GBCSA congratulates Redefine on 40 new Green Star certifications

In a progressive contribution to transformation of the commercial green building space, JSE-listed South African real estate investment trust (REIT), Redefine Properties, recently certified/re-certified 40 buildings in their property portfolio, under the Green Building Council South Africa’s (GBCSA) Green Star Existing Building Performance (EBP) rating tool.

Rosebank Link interior

Redefine’s diversified property portfolio, which amounts to a value of R75.3billion, includes a mix of retail, office, and industrial space throughout South Africa, and retail and logistics property investments in Poland. The recent Green Star accolades include 16 office EBP re-certifications, and 24 new EBP certifications across Gauteng, Cape Town, Kwazulu-Natal, and Polokwane. This is the largest bulk Green Star EBP certification from anyone commercial property owner to date and represents a major milestone for green property in South Africa.

“Property owners, such as Redefine stimulate market transformation by pioneering and leading when they ‘walk the talk’ and commit significantly to certification,” says GBCSA head of technical, Georgina Smit. “EBP certifications extend far beyond just energy and water performance management to encompass a much broader and holistic approach to sustainability management at an operational level. As such, they represent a commitment to a wide range of sustainability issues by a property owner and manager.”

Sustainability consultant and Green Star accredited professional for the project, Sally Misplon, explains that there are numerous advantages for REITs and other kinds of property owners willing to certifying many buildings at once. These include aligning each building’s operations with the overall sustainable objectives of the fund, building capacity within the fund for continued implementation, economies of scale in implementation, and reporting of overall portfolio performance (linked to environmental, social, and governance -ESG- goals).

Independently verified green building certifications, such as GBCSA’s Green Star certification suite, are linked to improved financial performance of properties, according to the most recent MSCI SA Green Property Index results. Covid-19’s requirement for healthy indoor workspaces has also increased the demand for green office space, and there are benefits to be gained for commercial property owners and developers who commit to certifying their portfolios.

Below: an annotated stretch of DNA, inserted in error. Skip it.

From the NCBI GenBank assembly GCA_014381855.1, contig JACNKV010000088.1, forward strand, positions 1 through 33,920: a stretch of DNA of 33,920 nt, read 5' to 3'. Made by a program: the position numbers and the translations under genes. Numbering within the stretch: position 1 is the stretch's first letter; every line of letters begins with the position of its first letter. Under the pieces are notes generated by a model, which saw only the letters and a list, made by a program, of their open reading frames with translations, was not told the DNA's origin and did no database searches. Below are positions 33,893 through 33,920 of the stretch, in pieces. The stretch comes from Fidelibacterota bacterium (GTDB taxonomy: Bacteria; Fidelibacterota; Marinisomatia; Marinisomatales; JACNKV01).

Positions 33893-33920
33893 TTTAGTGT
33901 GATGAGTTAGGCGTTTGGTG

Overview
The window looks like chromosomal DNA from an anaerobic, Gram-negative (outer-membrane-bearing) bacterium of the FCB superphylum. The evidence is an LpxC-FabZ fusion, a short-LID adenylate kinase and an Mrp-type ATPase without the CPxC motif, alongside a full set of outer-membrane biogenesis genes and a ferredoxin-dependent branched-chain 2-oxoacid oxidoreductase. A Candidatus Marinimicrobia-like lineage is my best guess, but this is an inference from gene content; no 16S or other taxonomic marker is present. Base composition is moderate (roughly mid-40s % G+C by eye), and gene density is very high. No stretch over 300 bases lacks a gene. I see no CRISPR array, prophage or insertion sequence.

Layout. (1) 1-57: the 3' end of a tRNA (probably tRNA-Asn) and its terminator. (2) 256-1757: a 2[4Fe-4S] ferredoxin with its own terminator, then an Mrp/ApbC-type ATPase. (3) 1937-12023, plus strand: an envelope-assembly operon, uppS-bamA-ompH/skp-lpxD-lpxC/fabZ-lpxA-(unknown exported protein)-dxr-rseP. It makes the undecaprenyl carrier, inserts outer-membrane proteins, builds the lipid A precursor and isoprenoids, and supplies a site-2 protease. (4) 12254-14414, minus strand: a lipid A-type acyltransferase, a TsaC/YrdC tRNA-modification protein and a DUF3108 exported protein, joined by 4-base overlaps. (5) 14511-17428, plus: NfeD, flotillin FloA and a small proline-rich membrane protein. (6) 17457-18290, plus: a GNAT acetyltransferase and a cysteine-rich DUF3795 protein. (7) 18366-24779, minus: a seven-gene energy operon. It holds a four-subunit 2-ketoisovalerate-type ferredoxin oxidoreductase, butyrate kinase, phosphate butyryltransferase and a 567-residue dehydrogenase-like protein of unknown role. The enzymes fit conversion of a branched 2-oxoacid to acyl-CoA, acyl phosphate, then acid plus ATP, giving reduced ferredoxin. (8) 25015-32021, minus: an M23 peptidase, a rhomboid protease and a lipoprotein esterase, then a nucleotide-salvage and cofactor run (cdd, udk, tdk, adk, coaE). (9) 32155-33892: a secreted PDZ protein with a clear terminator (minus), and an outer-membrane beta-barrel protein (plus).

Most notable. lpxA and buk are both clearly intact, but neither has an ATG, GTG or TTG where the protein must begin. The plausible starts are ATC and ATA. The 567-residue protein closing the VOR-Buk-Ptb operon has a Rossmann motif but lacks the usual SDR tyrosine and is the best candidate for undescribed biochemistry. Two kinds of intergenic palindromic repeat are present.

Smit says the MSCI SA data shows that “certified offices, in comparison to their non-certified equivalents, are attracting higher tenancies, higher net operating income per square meter, and lower risk ratings.” These benefits signal a growing appetite for green buildings and sustainability in the property market, and also in the greater global business context. Essentially, greener office spaces offer healthier work environments for employees and mitigate risks of increasing energy costs, and potential future water shortages (to name a few potential climate-related crises).

The EBP rating tool measures a building’s operational performance over a 12-month period. Covid-19’s unexpected arrival, and the subsequent lockdown in March 2020, posed some challenges to the measuring of the information. Misplon explains: “The EBP rating tool has some minimum requirements in terms of occupancy density where each building is required to be occupied at a minimum of 70% during the performance period. As a result, GBCSA issued Covid-19 guidelines to assist projects teams in finding a way around this which still gave credits meaning during these different times. For example, the most recent reliable and accurate ‘pre-Covid’ set of energy and water data were used to benchmark the buildings energy and water performance, and adaptions were made to certain indoor air quality audit’s criteria to make it applicable to Covid-19 times, all while keeping the original intent and integrity of the rating tool in place.”

Covid-19 aside, processing a large number of certifications simultaneously, is a massive undertaking. Timing and planning are critical, Misplon explains. “Staying on top of data collection and tracking everything well is pertinent to successful and high-quality submissions.” As is support from the technical team at GBCSA. Due to meticulous teamwork, a high number of the projects received their certification after round 1 assessment.